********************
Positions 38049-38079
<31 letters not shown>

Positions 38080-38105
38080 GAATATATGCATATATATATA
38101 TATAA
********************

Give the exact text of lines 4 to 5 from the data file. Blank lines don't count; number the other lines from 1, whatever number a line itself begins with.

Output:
38080 GAATATATGCATATATATATA
38101 TATAA